The Beginning of the Beginning: Kahn and Architectural Education in Philadelphia

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DOI:

https://doi.org/10.52200/49.A.4QO5PSV5

Keywords:

Modern Movement, Modern architecture, Modern housing

Abstract

Paul Philippe Cret was one of Penn’s greatest teachers and one of the city’s greatest architects. Louis I. Kahn, the University’s most well–known teacher, was one of Cret’s students. Holmes Perkins, educated at Harvard under Walter Gropius, reshaped the School and changed its orientation. The key task of the three architects was to articulate a new understanding of what is specific to the discipline, recreating its professional and intellectual center and orientation. This would not require the replacement or elimination of what had been developed in the preceding years; instead the task was to augment it with a more focused sense of what architecture itself is all about.

How to Cite

Leatherbarrow, D. (2013). The Beginning of the Beginning: Kahn and Architectural Education in Philadelphia. Docomomo Journal, (49), 58–63. https://doi.org/10.52200/49.A.4QO5PSV5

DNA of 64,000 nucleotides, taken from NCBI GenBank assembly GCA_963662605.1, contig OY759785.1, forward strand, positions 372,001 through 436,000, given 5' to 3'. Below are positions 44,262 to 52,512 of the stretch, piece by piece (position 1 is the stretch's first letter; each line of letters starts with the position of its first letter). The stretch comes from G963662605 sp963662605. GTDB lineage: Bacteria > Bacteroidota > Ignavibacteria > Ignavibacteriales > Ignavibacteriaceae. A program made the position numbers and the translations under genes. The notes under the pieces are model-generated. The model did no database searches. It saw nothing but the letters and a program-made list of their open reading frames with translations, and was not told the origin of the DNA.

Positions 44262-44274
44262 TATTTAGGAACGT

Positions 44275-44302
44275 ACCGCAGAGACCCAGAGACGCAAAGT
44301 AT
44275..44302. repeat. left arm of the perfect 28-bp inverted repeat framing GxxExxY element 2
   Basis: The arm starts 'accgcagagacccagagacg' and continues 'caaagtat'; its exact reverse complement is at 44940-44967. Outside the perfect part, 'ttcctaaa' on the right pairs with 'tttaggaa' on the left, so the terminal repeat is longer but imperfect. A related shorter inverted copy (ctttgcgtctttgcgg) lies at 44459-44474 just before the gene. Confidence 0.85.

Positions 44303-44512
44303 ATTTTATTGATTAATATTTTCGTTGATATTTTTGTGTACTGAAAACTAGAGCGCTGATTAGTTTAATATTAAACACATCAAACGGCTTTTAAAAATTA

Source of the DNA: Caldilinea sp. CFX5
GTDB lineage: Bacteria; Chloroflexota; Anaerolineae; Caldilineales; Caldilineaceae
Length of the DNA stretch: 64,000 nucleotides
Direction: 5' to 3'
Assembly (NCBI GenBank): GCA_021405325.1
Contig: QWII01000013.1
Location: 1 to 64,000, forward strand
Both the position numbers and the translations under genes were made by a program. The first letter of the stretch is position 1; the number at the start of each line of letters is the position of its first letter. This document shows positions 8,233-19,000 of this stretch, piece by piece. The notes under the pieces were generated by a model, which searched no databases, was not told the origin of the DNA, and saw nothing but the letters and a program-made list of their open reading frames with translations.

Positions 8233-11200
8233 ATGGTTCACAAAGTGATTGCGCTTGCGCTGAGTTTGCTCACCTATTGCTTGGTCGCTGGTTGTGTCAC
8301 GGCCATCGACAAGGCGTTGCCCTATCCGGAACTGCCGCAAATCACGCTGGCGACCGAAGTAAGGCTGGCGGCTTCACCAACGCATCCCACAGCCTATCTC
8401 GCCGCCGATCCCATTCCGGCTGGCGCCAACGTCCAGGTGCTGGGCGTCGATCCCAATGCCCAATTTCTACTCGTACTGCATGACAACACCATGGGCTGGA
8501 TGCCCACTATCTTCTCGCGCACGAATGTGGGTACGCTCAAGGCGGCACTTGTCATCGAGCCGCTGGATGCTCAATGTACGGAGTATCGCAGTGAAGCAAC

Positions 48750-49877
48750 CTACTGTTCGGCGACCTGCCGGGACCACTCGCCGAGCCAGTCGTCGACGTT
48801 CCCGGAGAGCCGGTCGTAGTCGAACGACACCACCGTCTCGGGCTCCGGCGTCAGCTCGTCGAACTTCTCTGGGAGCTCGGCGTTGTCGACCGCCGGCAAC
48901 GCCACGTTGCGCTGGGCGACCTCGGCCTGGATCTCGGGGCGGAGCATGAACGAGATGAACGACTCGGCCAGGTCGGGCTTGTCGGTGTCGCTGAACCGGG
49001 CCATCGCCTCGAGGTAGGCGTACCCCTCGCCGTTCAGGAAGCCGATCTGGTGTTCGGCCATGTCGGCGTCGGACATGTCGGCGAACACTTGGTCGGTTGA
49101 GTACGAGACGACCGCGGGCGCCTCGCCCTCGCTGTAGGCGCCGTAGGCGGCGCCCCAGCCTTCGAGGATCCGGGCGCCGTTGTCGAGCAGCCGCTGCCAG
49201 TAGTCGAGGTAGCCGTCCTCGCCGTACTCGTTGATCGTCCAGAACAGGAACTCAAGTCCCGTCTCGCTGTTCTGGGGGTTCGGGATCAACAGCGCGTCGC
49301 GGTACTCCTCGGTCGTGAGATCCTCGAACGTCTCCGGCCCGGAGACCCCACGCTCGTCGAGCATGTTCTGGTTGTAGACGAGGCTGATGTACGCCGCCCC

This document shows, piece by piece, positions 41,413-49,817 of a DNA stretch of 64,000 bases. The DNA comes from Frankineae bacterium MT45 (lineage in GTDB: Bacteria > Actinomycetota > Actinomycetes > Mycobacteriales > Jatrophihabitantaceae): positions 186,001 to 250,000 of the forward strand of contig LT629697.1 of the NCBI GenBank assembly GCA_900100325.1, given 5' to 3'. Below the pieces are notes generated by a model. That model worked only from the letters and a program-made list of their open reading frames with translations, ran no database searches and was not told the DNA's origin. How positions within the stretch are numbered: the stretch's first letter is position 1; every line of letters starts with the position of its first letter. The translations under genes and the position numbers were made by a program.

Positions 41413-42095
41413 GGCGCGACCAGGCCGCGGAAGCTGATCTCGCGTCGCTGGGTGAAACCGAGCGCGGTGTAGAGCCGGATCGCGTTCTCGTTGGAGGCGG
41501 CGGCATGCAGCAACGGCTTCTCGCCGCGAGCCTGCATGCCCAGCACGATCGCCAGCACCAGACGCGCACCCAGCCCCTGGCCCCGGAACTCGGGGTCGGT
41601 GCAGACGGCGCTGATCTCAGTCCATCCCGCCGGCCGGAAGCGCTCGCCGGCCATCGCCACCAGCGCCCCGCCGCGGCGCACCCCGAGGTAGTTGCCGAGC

Published

2013-11-01

Author Biography

David Leatherbarrow, University of Pennsylvania

Professor of Architecture and Chair of the Graduate Group in Architecture at the University of Pennsylvania School of Design, Philadelphia, where he has taught since 1984. He received his B.Arch. from the University of Kentucky and holds a Ph.D. in Art from the University of Essex. He has also taught in England, at Cambridge University and the University of Westminster (formerly the Polytechnic of Central London). He is primarily known for his contributions to the field of architectural phenomenology. Questions of how architecture appears, how architecture is perceived, and how topography shapes architecture often direct his research.